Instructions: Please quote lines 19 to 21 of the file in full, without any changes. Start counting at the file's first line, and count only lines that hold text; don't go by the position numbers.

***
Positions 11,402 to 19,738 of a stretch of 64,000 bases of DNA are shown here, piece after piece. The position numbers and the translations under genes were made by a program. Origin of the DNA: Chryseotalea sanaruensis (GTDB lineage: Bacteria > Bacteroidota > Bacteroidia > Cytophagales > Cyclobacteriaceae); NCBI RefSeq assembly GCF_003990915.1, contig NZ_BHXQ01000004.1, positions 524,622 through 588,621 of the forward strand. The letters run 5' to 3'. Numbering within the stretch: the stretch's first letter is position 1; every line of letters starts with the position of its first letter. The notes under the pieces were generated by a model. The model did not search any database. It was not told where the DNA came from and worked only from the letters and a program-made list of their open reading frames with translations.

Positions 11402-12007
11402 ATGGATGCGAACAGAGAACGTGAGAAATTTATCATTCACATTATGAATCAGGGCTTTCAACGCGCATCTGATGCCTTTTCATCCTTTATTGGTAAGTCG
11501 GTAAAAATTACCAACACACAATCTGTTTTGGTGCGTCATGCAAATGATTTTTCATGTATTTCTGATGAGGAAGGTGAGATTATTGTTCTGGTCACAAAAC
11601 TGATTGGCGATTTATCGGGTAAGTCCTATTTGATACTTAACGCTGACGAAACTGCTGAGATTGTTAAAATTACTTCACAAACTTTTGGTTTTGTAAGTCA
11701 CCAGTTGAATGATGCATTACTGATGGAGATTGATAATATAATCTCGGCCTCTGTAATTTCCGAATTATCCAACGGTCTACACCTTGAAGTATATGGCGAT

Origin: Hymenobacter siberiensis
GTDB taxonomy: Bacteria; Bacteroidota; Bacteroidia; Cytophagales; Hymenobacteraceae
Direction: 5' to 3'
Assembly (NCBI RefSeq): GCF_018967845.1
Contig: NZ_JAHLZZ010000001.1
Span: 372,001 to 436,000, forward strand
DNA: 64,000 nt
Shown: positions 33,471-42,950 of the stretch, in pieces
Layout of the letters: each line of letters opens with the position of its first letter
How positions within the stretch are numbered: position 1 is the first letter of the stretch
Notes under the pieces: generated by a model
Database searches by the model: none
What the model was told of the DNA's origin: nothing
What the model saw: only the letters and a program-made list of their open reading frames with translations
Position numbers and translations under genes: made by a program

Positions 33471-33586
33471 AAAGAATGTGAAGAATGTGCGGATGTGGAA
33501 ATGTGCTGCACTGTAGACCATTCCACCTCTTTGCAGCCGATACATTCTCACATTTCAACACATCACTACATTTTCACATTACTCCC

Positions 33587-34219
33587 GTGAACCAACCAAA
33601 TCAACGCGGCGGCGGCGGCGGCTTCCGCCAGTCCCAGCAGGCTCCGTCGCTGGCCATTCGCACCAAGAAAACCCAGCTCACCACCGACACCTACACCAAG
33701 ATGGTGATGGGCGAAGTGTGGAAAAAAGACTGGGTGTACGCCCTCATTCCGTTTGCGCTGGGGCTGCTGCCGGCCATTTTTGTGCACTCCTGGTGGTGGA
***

What the model was told of the DNA's origin: nothing
What the model saw: only the letters and a program-made list of their open reading frames with translations
Position numbers and translations under genes: made by a program